Next, you will want to revisit the mindset of your most important stakeholders – your customers. Consider investing in customer research to better understand where their heads are, what they want from you and how you can best serve them during this time. No doubt it has changed since your last planning cycle. With the massive cultural shifts our country has seen in recent months, if you’re not already considering how to engage multicultural audiences, you absolutely should be. Given the current conversations about racial inequity and Census projections citing that the U.S. will be majority non-white by 2045, your consumer base is definitely undergoing change.

Lastly, because you need to be nimble, it’s important to assemble a small, designated team of internal stakeholders who can quickly make important decisions about major changes in strategy or allocate funds to new initiatives. In the event your team needs to quickly change tack, they should be empowered and unencumbered by bureaucracy.

Find the Balance Within Your Team
Not having a clearly outlined long-term plan can be a source of anxiety for those who crave structure, while others are much more comfortable existing in the gray areas. During this time, it’s important to draw on the strengths of both camps. Allow the planners-by-nature to create the quarterly roadmap that can be further shaped and refined weekly with input from those who thrive in the unknown.

Those who thrive in the unknown may be a great team to tap for scenario planning, which will allow you to forecast and plan for a variety of scenarios that can be acted upon quickly, despite the volatility that prevents development of a firm, long-range plan.

How do you know who falls into which group? Your colleagues can likely self-identify where they feel most comfortable, but you can also use tools like the aforementioned DiSC assessment or the Clifton StrengthsFinder to get an official read of the personalities and natural inclinations of your teammates. This is also a great time to evaluate your team and their roles and determine if their strengths can be better utilized in different ways going forward.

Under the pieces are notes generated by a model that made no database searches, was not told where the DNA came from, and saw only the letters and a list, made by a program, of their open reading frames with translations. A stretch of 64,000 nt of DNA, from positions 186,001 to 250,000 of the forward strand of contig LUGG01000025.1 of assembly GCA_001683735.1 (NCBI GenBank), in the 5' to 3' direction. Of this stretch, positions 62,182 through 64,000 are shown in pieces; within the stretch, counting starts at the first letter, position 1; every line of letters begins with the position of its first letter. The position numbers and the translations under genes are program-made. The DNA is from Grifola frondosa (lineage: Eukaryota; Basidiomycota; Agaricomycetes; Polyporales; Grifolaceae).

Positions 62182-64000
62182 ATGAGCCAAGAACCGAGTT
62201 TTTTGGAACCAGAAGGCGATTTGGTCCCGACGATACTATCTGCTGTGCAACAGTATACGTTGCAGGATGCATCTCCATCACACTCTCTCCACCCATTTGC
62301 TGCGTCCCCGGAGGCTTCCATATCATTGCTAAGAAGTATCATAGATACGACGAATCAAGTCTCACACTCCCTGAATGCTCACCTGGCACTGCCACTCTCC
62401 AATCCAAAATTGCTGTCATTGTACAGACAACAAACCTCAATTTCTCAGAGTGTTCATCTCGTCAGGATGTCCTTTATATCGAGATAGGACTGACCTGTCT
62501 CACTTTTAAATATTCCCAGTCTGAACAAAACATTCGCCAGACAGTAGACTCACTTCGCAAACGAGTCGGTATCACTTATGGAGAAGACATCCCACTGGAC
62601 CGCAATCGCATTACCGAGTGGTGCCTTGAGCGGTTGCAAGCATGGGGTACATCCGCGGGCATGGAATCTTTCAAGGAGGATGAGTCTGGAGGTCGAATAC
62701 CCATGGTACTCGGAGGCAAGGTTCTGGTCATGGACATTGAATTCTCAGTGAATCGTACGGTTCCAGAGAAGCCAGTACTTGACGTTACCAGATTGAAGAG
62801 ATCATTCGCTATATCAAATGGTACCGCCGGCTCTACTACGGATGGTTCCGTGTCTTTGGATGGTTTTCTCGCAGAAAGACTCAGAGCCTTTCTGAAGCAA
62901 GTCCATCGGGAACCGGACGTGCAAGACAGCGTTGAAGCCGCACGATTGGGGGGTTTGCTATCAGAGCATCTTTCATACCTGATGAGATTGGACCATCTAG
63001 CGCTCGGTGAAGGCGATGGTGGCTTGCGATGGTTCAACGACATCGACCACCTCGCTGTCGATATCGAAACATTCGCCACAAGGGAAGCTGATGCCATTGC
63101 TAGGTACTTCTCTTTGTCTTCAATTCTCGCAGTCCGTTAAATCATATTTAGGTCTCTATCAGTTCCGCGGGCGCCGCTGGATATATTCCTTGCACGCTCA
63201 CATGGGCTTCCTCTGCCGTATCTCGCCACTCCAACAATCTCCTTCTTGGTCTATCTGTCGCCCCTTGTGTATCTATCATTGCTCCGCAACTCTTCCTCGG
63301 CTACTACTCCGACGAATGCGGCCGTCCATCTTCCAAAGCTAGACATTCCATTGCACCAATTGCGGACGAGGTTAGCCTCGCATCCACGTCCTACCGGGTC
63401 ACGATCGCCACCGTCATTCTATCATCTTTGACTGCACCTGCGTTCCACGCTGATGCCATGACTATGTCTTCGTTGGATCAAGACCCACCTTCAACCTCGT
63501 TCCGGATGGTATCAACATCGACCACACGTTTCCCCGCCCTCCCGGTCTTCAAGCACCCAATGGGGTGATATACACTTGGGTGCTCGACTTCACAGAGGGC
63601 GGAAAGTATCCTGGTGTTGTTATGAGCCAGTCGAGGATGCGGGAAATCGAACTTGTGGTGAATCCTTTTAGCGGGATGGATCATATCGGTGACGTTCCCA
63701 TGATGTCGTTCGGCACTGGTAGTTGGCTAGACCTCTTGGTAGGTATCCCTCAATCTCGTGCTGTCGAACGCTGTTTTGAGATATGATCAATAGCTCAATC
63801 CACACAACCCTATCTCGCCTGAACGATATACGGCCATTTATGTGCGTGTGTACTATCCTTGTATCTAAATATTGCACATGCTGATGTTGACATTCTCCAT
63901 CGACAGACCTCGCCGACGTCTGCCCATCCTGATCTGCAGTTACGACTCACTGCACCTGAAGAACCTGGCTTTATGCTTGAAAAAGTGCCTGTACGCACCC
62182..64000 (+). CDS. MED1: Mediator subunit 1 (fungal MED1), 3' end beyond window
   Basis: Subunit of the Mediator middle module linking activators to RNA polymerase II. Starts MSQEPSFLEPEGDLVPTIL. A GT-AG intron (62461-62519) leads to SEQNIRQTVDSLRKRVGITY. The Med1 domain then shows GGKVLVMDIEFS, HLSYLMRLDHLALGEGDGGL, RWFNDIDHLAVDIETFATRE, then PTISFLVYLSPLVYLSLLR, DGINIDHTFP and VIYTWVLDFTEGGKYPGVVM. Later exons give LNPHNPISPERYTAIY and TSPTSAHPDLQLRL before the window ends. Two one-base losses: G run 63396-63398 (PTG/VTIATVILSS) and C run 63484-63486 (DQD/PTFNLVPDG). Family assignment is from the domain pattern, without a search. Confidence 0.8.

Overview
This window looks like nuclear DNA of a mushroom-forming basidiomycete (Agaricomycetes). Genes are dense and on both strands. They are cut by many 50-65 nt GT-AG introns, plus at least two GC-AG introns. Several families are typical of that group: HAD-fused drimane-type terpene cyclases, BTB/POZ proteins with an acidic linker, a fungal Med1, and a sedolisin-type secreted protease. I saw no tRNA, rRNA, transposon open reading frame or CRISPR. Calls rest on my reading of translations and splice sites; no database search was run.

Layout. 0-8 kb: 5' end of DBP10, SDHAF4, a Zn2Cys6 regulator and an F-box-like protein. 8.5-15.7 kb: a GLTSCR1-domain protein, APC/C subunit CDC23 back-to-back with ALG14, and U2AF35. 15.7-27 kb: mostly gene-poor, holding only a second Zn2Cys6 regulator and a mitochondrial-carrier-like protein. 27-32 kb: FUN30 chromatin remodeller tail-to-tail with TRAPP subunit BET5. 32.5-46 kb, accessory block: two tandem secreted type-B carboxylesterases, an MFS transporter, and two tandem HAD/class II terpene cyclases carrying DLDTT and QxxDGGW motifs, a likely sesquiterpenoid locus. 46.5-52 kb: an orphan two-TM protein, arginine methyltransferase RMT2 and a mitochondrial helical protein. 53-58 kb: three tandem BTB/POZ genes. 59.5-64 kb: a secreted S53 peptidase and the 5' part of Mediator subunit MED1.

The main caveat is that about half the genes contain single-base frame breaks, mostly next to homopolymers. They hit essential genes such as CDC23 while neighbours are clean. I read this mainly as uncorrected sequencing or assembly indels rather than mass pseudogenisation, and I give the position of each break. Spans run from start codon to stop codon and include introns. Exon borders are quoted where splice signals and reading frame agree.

Use Budget Benchmarks
Lastly, don’t forget about the funding. The roller coaster economy is making all of us hold on for dear life when it comes to budgeting, and additional operational costs due to COVID-19 health and safety precautions or closures also mean organizations are often forced to cut marketing budgets. However, for organizations that need to drive sales (isn’t that everyone?) a zeroed marketing budget is not sustainable.

So, how do you budget without an annual plan? One approach I recommend is to average the last three years with a plus or minus of 15 percent for cost of living increases and general unforeseen circumstances. If it’s possible within your organization, consider shifting to a quarterly approach here as well.

To allocate funds going forward, revisit KPIs based on your consumer’s current behaviors, and let those drive where you are making your investments for the future. Because customers have changed so much just in the past few months, don’t rely solely on historical data to drive your decision making. Instead, look at what’s been successful for your business in the past 90 days and focus on elevating those channels and tactics. And again, revisit your KPIs monthly.

Most of all, as we tread through this volatile season, take your focus off the plan and instead embrace your customers. For them, brand marketing is not relevant right now. We’re not in a mass consumer market – we’re in a 1:1 market. That means your marketing must be relatable, responsive and hyper-focused on the individual consumer’s needs and mental states. Instead of planning for the future, ask whether the communication in question will resonate in this very moment, with your particular audience, and meet them wherever they are.